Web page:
Chuck Berry’s Gift: The Soundtrack for Our Time

A Philly Blues Musician and Former History Teacher Measures the Late Rock ‘n’ Roller’s Greatness

Editor’s Note: John Colgan-Davis is a harmonica player and singer for the much beloved Philadelphia blues band, The Dukes of Destiny. He recently retired from teaching high school  history at Friends Select School in Philadelphia, the place where the author and editor met and became friends.

In the Beginning…

The United States after World War II and The Korean War was a place of rapid and dramatic change in every aspect of American life. The electronic and manufacturing explosion during the wars gave us new developments in electronic technology such as television, FM radio, and transistors.

The GI Bill gave thousands of returning veterans new financial leverage and options. Hundreds of cities and towns expanded into places that had largely been farms and country in the ’40s and created “the suburbs,” along with miles of new roads, shopping centers and schools.

The baby boom created swarms of kids, and most teenagers were away in school for much of the day and not working in the neighborhood. Everything was different. It was a new era, and like most eras, it needed its own soundtrack. For much of America, Chuck Berry provided that soundtrack.

Click for Chuck Berry’s famous “duckwalk.”

Throughout the late ’50s and into the late ’60s, Chuck Berry songs rang out from radios and jukeboxes all over the country. His influence was timeless and universal. His sound and approach were so powerful and revolutionary that they influenced musicians for decades to come.

When word of his recent death broke, hundreds of articles and news pieces appeared that referred to him as, “The Father of Rock ‘n’ Roll.” He became a symbol of 50’s and 60’s teenage-dom, an image so pervasive that almost no film or TV show about that time period did not have at least one Chuck Berry song in its soundtrack.

When he burst on the scene with Maybelline and No Money Down in 1955, he hit the perfect time for his unique mix of inspired rhyming, clever storytelling, up-front guitar playing, and the musical jumble of country and blues. With his guitar-centered music, fast tempos and artful lyrics about cars and school, he struck a chord with millions of teens who were beneficiaries of the technological and social changes that came to define the post-war United States.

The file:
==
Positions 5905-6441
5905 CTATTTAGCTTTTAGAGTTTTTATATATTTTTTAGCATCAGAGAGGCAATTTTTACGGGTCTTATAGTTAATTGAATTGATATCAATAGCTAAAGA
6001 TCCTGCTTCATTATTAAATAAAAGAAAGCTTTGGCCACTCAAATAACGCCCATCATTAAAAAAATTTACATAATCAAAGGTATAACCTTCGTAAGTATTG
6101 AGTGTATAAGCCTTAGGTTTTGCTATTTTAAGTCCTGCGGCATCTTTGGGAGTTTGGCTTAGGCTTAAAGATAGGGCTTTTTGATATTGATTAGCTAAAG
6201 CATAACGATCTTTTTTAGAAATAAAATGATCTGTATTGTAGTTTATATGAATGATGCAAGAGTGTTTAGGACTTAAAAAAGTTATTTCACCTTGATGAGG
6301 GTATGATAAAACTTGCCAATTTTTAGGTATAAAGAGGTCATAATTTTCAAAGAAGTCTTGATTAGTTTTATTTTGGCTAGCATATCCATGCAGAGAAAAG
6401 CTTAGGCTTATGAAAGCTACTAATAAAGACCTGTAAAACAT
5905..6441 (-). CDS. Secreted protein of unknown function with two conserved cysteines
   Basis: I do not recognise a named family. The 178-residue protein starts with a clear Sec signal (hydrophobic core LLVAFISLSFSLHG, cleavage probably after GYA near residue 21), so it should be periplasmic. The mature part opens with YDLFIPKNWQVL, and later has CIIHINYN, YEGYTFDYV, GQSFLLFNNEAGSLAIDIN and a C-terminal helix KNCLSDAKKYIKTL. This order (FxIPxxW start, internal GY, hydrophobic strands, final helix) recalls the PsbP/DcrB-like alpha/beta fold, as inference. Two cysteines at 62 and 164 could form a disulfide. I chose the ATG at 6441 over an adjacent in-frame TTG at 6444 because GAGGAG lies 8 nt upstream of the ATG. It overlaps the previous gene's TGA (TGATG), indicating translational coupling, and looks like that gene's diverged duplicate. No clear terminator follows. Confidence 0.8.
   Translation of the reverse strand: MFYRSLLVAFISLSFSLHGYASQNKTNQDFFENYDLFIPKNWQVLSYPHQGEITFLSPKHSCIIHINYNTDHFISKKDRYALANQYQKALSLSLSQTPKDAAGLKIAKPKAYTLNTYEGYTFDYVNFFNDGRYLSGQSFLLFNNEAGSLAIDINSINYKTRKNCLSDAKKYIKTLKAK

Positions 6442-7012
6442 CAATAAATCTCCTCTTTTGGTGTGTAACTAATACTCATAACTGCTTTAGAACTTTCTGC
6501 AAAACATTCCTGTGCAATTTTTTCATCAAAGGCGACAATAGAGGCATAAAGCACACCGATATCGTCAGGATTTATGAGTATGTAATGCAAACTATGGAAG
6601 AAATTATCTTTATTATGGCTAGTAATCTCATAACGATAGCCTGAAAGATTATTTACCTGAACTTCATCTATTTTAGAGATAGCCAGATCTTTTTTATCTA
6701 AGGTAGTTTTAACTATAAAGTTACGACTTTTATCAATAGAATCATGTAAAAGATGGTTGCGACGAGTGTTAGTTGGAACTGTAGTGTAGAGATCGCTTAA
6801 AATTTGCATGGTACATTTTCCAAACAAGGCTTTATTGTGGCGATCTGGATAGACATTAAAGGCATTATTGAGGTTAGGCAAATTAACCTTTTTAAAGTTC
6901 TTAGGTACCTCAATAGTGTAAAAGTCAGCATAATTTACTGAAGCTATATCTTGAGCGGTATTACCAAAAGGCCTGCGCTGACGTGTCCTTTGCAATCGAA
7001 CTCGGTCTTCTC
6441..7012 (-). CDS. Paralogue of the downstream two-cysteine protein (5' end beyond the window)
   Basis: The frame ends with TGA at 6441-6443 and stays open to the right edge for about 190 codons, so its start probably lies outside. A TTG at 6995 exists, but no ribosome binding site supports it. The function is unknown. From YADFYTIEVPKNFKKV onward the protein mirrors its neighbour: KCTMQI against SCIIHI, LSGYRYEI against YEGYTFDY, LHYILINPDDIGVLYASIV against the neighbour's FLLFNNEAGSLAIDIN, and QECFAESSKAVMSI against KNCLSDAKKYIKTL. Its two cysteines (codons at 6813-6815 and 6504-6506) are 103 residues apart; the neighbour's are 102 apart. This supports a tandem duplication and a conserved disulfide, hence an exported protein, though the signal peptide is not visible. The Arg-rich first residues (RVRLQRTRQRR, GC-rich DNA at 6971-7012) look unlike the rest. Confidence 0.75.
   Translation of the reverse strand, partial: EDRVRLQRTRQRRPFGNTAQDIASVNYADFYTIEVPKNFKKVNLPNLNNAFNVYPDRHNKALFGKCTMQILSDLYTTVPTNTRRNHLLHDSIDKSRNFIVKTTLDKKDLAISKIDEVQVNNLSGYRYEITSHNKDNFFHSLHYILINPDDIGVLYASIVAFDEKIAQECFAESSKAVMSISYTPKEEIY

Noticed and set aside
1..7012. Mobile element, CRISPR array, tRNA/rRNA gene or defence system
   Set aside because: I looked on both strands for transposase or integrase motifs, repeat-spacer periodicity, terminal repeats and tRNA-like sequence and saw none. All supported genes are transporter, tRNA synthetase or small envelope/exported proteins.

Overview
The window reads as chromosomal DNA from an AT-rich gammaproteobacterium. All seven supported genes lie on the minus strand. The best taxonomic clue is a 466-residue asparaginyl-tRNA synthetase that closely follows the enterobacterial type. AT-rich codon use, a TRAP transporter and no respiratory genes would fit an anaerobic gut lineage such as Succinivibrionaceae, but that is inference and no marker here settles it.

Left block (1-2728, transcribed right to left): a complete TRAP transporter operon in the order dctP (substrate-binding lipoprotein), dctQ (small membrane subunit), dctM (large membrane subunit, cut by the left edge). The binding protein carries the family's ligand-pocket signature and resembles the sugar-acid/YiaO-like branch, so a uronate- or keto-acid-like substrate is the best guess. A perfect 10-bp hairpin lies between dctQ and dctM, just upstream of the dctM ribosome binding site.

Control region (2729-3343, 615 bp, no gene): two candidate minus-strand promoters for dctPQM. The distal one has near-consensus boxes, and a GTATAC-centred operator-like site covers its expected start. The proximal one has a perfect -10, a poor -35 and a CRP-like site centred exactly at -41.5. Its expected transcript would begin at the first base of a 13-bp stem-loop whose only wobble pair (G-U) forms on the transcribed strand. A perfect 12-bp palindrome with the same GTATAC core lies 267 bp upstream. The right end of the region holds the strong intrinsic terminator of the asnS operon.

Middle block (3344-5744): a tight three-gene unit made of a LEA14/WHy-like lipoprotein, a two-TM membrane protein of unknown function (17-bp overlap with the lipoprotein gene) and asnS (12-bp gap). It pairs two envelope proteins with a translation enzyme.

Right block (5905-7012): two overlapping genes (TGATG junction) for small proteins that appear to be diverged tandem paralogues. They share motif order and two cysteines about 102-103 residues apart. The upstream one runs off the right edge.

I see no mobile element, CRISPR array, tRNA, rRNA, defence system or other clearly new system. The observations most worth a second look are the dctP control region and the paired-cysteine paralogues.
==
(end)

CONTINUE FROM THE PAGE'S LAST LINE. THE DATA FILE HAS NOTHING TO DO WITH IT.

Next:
Chuck and Rolling Stone Keith Richards, who idolized the man.

Chuck had a steady string of hits that resonated with teens of different races and from different regions of the country. He was so big that he even moved overseas. Acts such as the Beatles and the Stones started their careers playing Chuck Berry songs. He helped give birth to the British Invasion. Most of the roots and blues musicians who I know have played in bands that at one time or another played Chuck Berry songs. You simply had to do them; it wasn’t even a question.

THE DUKES OF DESTINY, Philly’s premiere blues band, leaves a Chuck Berry footprint every time it plays. John Colgan-Davis is upper left, in the black hat.

The Dukes of Destiny still do Nadine, and it always goes over well with a crowd. Everyone loves Chuck. Chuck almost singlehandedly put the focus on the guitar in rock ‘n’ roll. Prior to Chuck saxophones and pianos often took the lead on songs. But Chuck firmly established rock ‘n’ roll as guitar music with his trademark licks and his solos in just about every song.

He was also one of the early showmen in the genre, moving his body in different ways, and doing dance steps as he played guitar. It is almost impossible to see a live band these days that does not represent Chuck’s approach to the music. His imprint is everywhere.

America in the late ’50s early ’60s was ready for someone like Chuck. Dozens of new radio stations sprouted by the mid 1950’s, and the new teen market was there to be tapped by advertisers. The teens could own their music; 45 rpm records were available; they were cheap and affordable, and there were smaller, portable record players too.

Just about every city was starting its own teen dance TV show, and by the late-50’s teens got to see themselves on screen celebrating their culture. Most importantly, with so many people now going to high school, teens had their more time to themselves and away from adults. Malt shops, parks, “pinball joints” and “burger joints” gave them their own places to “hangout.” They also had new ways to take their own music with them. More and more of them drove and cars now had radios.

Teens also had the little pocket transistor radios-their sounds could now be with them wherever they were. They became a force and a culture of their own, and Chuck fed into that brilliantly with songs such as Maybelline, School Days, No Particular Place to Go, Roll Over Beethoven and more. These were songs that directly reflected this particular generation’s view of itself as new and special, and Chuck’s rhyme-fueled musical storytelling painted pictures about their hopes, wishes, frustrations, and fantasies, all the while making them dance.

Chuck toured, played and recorded until just before his death. In 2016 he recorded his last album, Chuck, due to be released later this year. Decca Records recently released the first single from the album, Big Boys, which showed that even at 90 Chuck could still rock. For more than 60 years Chuck rocked, rolled, and at his best kept us all in touch with the beauty, joy and power of rock ‘n’ roll.

He was a great poet and a great musician. He will be rocking us and our offspring for decades to come. So Hail, Hail Rock ‘n’ Roll! And Hail, Hail Chuck Berry.

Author John Colgan-Davis blowin’ his harp. He loves his history.

The Dukes are appearing at a couple of music festivals in the Philadelphia area this spring. For more information, go to their website at

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